Cover image of "Slow Horses," an example of British satire

The spies who work out of Slough House are “a post-useful crew of misfits [who] can be stored and left to gather dust.” Every one of them. MI5 has dumped them all there after they screwed up royally. Now they labor at menial tasks under the direction of a misanthropic ex-operative named Jackson Lamb. They’re called “Slow Horses,” which is the title of the first novel in Mick Herron‘s engaging and sometimes hilarious four-book series. Slow Horses is British satire of the first order. The victim is MI5.

Not yet thirty, River Cartwright is one of the youngest of the Slow Horses and one of the latest arrivals. He has been at Slough House for just four months. Even before completing his training, River managed to trigger a catastrophic terrorist attack in the London Underground. This resulted in “killing or maiming an estimated 120 people and causing 30m [pounds’] worth of actual damage, along with a projected 2.5 billion [pounds] in lost tourist revenue . . .” The fact that his training partner set him up hasn’t prevented River from being relegated to this contemporary version of purgatory. In fact, the only reason River hasn’t been fired outright is that his grandfather (the O.B., or Old Bastard) had retired from a senior position in MI5 and still has considerable influence in the agency.

Slow Horses (Slough House #1) by Mick Herron ★★★★☆

It seems that nobody at Slough House likes anyone else. In fact, the hostility is palpable. Every one of the Slow Horses harbors a fantasy of getting back to work at Regent’s Park, MI5 headquarters—and seems to think that nobody else ever will. Actually, nobody ever has. They’re all expected to get bored and leave the service.

The Byzantine plot in Slow Horses begins to unfold when River is assigned to retrieve and comb through the garbage of a notorious, right-wing journalist. Every night. Meanwhile, River’s office-mate, Sid Baker (a woman) has been detailed to steal the journalist’s electronic files. Somehow, these two and all their colleagues at Slough House become embroiled in an extremely messy set of circumstances involving a young Pakistani student, three right-wing extremists, a cabinet minister, their superiors in MI5, and the aforementioned journalist. It’s a sorry tale full of suspense, and often a funny one.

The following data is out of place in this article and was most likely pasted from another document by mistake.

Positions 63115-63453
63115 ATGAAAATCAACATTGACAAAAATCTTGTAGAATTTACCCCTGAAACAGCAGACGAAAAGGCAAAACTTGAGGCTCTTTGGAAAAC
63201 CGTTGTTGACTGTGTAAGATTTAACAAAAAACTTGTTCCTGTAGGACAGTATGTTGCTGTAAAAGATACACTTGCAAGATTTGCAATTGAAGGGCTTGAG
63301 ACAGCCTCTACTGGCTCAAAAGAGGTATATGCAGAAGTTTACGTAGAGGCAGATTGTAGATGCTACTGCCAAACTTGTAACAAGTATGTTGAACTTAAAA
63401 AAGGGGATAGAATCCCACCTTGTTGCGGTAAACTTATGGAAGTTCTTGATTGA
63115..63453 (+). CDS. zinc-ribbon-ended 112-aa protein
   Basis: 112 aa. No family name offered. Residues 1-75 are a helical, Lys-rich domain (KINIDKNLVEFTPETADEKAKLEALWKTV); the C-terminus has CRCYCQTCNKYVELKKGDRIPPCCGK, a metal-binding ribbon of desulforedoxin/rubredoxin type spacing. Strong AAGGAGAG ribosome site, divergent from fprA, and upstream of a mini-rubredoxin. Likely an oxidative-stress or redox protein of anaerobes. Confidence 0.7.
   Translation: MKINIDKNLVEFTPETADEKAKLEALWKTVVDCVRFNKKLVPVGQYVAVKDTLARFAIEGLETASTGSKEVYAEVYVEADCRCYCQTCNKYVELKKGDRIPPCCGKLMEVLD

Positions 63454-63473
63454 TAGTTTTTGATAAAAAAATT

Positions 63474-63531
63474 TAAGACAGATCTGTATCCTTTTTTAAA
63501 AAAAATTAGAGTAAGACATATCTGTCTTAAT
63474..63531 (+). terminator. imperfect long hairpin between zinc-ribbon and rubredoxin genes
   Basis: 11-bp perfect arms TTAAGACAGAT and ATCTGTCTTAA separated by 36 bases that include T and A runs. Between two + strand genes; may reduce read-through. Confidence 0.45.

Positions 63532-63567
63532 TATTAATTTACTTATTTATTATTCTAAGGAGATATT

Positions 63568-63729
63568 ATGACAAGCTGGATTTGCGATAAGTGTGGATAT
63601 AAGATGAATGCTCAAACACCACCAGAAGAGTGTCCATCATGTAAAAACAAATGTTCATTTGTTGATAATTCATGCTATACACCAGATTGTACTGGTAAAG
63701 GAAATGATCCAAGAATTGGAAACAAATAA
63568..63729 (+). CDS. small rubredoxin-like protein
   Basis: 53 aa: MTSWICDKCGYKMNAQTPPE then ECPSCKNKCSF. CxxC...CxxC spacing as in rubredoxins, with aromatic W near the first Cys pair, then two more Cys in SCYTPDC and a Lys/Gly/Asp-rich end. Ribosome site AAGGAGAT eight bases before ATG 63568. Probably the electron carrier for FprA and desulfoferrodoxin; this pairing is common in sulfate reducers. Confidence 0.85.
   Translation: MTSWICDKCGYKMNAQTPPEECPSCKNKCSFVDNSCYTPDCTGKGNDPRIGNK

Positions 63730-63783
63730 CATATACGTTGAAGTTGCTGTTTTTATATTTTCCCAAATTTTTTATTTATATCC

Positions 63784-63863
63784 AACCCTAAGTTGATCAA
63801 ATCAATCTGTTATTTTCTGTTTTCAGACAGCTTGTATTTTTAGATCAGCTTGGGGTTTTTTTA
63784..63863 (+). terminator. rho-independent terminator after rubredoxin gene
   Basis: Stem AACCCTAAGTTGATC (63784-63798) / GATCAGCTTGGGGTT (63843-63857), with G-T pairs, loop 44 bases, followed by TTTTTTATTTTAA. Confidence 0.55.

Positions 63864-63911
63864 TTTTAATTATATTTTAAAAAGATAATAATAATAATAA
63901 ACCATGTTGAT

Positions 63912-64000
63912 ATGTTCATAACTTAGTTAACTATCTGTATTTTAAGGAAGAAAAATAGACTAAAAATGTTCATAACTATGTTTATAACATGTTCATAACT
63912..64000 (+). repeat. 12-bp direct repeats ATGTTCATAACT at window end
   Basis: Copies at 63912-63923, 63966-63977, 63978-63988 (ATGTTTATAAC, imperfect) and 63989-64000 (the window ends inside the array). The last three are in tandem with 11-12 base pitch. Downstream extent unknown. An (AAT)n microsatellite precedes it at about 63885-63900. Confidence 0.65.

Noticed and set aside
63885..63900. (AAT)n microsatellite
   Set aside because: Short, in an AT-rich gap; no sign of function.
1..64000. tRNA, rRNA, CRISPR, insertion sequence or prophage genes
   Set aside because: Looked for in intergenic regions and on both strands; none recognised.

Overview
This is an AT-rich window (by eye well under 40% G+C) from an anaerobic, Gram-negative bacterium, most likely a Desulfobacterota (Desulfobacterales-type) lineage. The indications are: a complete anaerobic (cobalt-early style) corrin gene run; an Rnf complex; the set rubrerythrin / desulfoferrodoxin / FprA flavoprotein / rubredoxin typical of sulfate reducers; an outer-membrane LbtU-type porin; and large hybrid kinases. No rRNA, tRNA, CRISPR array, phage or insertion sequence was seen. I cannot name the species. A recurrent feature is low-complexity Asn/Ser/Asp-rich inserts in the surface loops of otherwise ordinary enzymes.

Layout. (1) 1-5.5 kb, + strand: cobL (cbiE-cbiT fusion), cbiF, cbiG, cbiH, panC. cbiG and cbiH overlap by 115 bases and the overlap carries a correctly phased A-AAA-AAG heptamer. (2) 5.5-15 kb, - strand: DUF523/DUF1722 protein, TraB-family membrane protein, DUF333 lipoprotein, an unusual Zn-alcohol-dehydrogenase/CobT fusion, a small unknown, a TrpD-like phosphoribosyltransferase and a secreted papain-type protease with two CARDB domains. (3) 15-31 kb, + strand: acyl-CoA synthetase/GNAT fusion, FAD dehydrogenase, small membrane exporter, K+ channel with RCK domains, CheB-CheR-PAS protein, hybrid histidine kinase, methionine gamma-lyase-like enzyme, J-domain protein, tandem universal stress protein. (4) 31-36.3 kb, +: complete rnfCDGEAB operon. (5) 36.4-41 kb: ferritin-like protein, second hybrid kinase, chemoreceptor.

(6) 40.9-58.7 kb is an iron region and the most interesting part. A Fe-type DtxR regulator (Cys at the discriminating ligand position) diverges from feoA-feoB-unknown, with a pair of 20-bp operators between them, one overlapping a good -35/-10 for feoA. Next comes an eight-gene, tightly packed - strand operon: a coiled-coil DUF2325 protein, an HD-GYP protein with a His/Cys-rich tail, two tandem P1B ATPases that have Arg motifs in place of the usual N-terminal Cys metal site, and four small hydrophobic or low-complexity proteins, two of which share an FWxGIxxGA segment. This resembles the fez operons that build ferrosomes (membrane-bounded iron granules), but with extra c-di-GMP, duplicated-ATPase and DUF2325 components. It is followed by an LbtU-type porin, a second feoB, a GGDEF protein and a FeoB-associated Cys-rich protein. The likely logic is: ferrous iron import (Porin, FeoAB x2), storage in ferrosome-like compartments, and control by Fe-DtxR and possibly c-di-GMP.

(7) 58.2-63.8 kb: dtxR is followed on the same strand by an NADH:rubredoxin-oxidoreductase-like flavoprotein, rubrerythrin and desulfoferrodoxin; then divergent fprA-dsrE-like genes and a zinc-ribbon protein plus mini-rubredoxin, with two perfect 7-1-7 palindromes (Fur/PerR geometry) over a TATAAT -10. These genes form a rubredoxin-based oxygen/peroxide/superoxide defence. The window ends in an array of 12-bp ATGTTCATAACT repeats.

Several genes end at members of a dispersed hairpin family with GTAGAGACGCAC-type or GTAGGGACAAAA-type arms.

The large cast of characters in Slow Horses illustrates the broad range of their incompetence. There’s “Lady Di,” Diane Taverner, who is the agency’s insufferably manipulative deputy director. Jackson Lamb runs Slough House from behind an upper-floor office door that never seems to open. Catherine Standish was the executive assistant to MI5’s director general; she may have been involved somehow in his mysterious death. Min Harper left a computer disk containing classified information on a seat in the Underground and was moved to Slough House when the press published the embarrassing contents. Practically nobody knows what crimes or misdemeanors anyone else of these misfits may have committed. Except for Roderick Ho, a consummate computer hacker, who knows practically everyone else’s secret.

Appreciating British satire may require a perverse view of life and the world. Whatever it is, I’ve got it.

I’ve reviewed all the Slough House novels to date. Links to my reviews can be found here: Following Mick Herron’s clever British spies at Slough House.

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